I have a basic understanding of suspension and wanted some clarification regarding preload. My thinking is that springs are progressive. Therefore the more you compress them the stiffer they become. So the lighter the rider the less preload is needed to obtain the correct sag. The heavier the rider the more preload is needed so that the spring is compressed more before the weight of the rider is added. When the rider then sits on the bike the spring compresses less under the heavier weight as the spring is now within a stiffer section of its compression. If anyone understands what I rambling on about, please could you comment on my thoughts.
Posts 6 | Views 2025
it is far more simple than that
springs can be of a progressive type but.
increasing preload merely lengthens the suspension and increase the height of the bike so that when the rider sits on the bike the bike is sat at the optimum ride height remembering that ride height also effects geometry.
progressive springs aren't slowly progressive throughout their length they are usually made with two rates soft being the first part of the spring used this gives comfort and stability then when compressed either by braking or cornering the harder part comes into play.
It's important to understand what you're doing while cranking down on that adjuster. Increasing preload does not result in a stiffer spring. It only changes the amount of load it takes to begin to compress the spring. Spring stiffness is determined by the manufacturing process, and is usually expressed in lbs/in or kg/cm. As an example, a 100-lb/in. spring preloaded 2 inches will not compress further with any weight less than 200 pounds, but will compress 1 inch per 100 pounds above that. Normally, stock springs should work well enough unless you are very light or very heavy, or if you carry gear or ride two-up. If you find that you are near the limits of your preload adjustments to achieve proper static sag, you may need to consider changing your springs.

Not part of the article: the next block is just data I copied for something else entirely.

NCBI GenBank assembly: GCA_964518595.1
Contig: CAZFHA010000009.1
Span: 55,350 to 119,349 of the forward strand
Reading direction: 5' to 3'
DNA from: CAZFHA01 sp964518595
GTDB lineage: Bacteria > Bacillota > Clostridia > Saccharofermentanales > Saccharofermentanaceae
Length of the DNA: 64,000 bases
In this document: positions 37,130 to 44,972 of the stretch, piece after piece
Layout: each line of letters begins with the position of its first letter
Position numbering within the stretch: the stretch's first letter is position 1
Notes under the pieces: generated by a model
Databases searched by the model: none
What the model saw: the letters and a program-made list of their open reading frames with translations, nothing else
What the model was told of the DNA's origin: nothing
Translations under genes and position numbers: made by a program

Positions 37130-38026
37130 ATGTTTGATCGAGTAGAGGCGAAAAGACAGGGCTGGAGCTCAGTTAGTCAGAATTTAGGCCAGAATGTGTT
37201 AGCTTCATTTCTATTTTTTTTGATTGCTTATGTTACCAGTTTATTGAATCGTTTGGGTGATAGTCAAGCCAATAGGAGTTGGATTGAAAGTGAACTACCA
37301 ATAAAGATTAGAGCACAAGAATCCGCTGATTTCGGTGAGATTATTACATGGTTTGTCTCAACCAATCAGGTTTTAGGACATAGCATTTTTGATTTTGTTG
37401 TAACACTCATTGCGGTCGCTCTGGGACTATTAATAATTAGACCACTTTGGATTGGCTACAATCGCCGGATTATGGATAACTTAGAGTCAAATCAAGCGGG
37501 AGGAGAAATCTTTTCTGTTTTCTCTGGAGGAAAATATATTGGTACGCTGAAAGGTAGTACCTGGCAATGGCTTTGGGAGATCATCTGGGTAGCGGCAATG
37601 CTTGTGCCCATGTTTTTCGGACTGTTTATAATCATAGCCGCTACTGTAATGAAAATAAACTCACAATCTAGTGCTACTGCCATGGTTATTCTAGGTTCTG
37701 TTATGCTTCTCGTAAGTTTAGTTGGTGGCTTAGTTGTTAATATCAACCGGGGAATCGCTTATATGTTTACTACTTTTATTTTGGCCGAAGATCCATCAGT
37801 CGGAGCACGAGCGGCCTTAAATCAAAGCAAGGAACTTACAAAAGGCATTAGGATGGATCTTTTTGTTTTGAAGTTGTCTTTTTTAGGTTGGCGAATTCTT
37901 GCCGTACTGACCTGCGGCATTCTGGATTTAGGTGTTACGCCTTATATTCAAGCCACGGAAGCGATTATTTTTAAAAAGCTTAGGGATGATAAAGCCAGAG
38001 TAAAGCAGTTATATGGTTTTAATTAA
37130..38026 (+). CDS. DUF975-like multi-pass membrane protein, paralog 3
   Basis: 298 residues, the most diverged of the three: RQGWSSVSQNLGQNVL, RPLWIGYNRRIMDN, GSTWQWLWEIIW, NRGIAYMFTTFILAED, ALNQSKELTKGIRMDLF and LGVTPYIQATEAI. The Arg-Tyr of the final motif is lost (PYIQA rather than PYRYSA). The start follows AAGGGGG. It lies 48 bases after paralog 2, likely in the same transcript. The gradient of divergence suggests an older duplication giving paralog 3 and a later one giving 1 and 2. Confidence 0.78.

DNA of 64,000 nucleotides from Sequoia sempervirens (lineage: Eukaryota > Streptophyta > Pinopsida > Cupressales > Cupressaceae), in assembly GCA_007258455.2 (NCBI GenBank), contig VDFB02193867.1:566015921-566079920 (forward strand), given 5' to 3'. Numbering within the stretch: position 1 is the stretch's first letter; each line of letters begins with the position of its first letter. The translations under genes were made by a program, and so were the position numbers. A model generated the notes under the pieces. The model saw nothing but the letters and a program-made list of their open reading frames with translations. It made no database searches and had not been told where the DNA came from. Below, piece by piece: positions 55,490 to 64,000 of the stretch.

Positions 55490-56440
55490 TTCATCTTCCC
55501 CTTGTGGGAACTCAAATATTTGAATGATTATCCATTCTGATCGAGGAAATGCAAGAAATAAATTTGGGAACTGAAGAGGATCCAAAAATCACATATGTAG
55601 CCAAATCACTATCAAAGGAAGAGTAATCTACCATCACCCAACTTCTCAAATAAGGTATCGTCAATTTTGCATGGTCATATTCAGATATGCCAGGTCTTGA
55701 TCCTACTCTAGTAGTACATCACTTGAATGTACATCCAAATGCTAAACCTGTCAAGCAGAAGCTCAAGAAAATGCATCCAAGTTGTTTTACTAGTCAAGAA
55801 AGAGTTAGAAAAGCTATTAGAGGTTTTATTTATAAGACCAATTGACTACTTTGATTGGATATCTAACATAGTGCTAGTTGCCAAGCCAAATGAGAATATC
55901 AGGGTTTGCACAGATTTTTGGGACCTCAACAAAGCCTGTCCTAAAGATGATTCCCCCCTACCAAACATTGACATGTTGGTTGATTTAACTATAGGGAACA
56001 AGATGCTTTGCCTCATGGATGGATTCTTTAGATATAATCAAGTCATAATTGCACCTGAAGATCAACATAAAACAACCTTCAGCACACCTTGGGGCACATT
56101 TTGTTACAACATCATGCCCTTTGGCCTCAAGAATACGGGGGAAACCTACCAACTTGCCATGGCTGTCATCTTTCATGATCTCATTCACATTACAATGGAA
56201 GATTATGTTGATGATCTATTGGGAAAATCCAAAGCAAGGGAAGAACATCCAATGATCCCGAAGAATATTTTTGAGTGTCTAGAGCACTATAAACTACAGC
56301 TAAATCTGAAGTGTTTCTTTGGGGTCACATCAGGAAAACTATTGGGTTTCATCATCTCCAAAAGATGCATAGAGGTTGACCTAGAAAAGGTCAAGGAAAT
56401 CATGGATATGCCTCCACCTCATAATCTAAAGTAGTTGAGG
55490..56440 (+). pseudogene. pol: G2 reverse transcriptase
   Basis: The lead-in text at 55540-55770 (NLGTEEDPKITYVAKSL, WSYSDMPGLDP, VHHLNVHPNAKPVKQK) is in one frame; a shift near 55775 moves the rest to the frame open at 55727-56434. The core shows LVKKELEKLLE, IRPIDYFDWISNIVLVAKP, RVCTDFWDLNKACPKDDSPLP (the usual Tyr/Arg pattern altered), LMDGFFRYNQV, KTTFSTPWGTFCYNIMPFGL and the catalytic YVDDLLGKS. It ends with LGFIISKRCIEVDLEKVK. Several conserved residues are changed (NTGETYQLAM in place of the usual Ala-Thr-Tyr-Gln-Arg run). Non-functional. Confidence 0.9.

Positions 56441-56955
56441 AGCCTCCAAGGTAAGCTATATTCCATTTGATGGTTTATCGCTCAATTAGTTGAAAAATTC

How to set static sag can be found here..... And that is where you really want to start....
so if im currently only getting around 5mm static sag and a further 10mm sag when i sit on the bike do i need to add preload (shorten the spring length) or take it off (increase spring length). as i thought the spring would become stiffer the more it was compressed/ preloaded and therefore reducing preload would give me more sag for my weight.
Reducing the pre load will give you more sag.
Confusion over terminology?
I'd call that 5mm of free sag and 15mm of static sag.
Anyway, it isn't very
much sag so maybe there's a bit too much preload. Was it set up for
two up riding or a man-mountain, and how does it compare with the front?
much stiction is there, in other words how much can you vary the
measurement by slowly allowing the suspension to settle from being pressed down
(with the help of a friend), or lifted (by putting your feet down)?
the effects of any rising rate linkage, reducing the preload will have
no effect on the working length of the spring, it will simply reduce the
ride height for a given weight.
However, if the suspension is
completely unloaded, e.g. on a centre stand or an Abba stand, then reduced
preload does mean allowing the spring to extend slightly. Making sense?